When the dish was served it seemed somewhat plain at first glance, but our guide explained that its beauty lies in its simplicity. The dish consists simply of boiled, salted chicken and jasmine rice cooked in chicken stock. Accompanying the dish is a spicy dipping sauce composed of ginger, thick soya sauce, garlic and chillies. Additionally, it is served with hot, rich chicken stock apparently to refresh the palate. To start, I try the chicken and rice without the sauce and find that while the flavours are subtle, they are absolutely delicious. Our guide notes that the best versions are made with the highest quality chicken, a fact that is true for most food but is magnified here as the flavours of the chicken are not masked. I can see why many Thai consider this dish comfort food.
Khoa Mun Gai can be found all over Bangkok from street vendors and restaurants at pretty much any time of day or night. While the exact recipes can vary slightly, the overall meal is consistently the same – chicken, rice, sauce, soup. A plate of Khao Mun Gai will run you about 40B ($1.10 US).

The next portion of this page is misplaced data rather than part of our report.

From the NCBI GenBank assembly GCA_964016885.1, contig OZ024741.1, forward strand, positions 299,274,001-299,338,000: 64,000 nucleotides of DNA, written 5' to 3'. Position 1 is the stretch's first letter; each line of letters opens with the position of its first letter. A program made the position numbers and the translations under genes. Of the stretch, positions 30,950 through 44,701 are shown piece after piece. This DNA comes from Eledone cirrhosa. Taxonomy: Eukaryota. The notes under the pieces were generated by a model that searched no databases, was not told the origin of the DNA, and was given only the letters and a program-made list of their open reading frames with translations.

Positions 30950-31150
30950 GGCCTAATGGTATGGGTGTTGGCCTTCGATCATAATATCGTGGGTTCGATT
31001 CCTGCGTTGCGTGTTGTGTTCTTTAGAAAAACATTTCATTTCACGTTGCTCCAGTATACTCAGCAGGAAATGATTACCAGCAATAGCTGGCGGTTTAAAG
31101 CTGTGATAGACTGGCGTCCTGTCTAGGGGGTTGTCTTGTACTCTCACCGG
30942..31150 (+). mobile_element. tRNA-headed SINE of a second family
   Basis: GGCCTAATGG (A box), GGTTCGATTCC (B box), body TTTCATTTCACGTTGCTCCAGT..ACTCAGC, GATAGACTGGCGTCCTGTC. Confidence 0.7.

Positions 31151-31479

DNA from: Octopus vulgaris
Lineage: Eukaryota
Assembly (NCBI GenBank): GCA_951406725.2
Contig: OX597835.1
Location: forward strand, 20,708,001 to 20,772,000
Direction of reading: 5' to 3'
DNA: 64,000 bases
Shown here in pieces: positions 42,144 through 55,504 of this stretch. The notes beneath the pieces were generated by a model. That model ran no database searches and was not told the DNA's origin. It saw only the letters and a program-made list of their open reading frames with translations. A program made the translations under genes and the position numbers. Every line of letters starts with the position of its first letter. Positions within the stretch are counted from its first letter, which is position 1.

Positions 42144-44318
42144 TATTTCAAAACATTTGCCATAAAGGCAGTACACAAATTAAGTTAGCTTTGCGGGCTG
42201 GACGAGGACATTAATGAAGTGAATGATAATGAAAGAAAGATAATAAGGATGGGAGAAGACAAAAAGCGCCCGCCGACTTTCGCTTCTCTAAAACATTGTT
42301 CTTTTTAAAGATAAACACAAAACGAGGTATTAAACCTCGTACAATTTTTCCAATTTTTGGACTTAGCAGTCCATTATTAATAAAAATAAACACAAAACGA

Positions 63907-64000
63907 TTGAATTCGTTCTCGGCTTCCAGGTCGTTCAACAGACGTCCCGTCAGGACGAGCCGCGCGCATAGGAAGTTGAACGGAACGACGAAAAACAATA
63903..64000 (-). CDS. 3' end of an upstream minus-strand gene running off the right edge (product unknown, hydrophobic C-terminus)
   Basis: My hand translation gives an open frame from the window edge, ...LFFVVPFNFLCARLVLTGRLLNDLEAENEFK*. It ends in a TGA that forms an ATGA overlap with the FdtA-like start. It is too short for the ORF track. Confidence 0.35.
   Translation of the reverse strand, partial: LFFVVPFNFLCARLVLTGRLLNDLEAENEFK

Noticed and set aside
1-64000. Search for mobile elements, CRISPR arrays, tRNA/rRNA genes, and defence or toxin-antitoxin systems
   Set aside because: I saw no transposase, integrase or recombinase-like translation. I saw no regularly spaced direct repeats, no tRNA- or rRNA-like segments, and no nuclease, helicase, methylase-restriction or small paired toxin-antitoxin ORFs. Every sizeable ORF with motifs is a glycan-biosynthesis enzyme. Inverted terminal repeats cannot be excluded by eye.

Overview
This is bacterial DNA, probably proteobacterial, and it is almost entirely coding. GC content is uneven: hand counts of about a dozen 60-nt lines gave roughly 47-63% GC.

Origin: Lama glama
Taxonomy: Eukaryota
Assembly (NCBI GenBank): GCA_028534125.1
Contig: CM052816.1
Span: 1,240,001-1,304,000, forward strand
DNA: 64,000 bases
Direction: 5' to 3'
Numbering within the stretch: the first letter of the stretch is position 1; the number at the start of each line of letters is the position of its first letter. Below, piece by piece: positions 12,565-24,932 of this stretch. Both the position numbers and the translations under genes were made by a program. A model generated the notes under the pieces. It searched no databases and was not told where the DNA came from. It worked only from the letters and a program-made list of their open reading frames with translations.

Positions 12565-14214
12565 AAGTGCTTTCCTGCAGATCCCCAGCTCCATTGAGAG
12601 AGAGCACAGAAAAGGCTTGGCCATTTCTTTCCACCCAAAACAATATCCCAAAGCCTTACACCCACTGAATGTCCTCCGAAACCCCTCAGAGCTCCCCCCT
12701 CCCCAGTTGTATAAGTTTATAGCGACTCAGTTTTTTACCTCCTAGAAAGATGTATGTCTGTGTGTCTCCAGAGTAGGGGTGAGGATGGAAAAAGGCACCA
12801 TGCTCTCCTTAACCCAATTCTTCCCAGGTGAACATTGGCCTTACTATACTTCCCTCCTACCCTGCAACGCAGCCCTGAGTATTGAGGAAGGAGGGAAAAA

We also got to sample Som Tam a delicious, spicy, raw papaya salad. As I would learn during my cooking class in Chiang Mai, it is made with green papayas, tomatoes, green beans, roasted peanuts and chills. Somewhat strangely and without explanation we also got to share a whole, baked Tilapia. It was stuffed with leaves, baked in a salt crust and tasted lovely but I was never clear on the connection to Bangkok’s food culture. Unfortunately, in this instance, our guide was busy ensuring everyone was served simultaneously and was not available to provide an answer.
Guay Tiew Kua Gai: Thick Fried Noodles
After all that eating, you wouldn’t be amiss in thinking that the tour had concluded, but this was only our first stop! We piled into our tuk tuks and rushed off to Yaowarat, also called Chinatown. The next restaurant was by far my favourite as it combined an exceptionally delicious dish and a behind the scenes look at how the meal was made. As soon as we arrived we were lead through the restaurant and right out the back door! We found ourselves in an alleyway where three large, open charcoal fires were blazing. It soon dawned on me that we were in the kitchen and we were about to watch the creation of Guay Tiew Kua Gai, a fried noodle dish. We cozied up as close as we could to the huge, fiery braziers and watched with rapt attention as a chef prepared our dishes to order.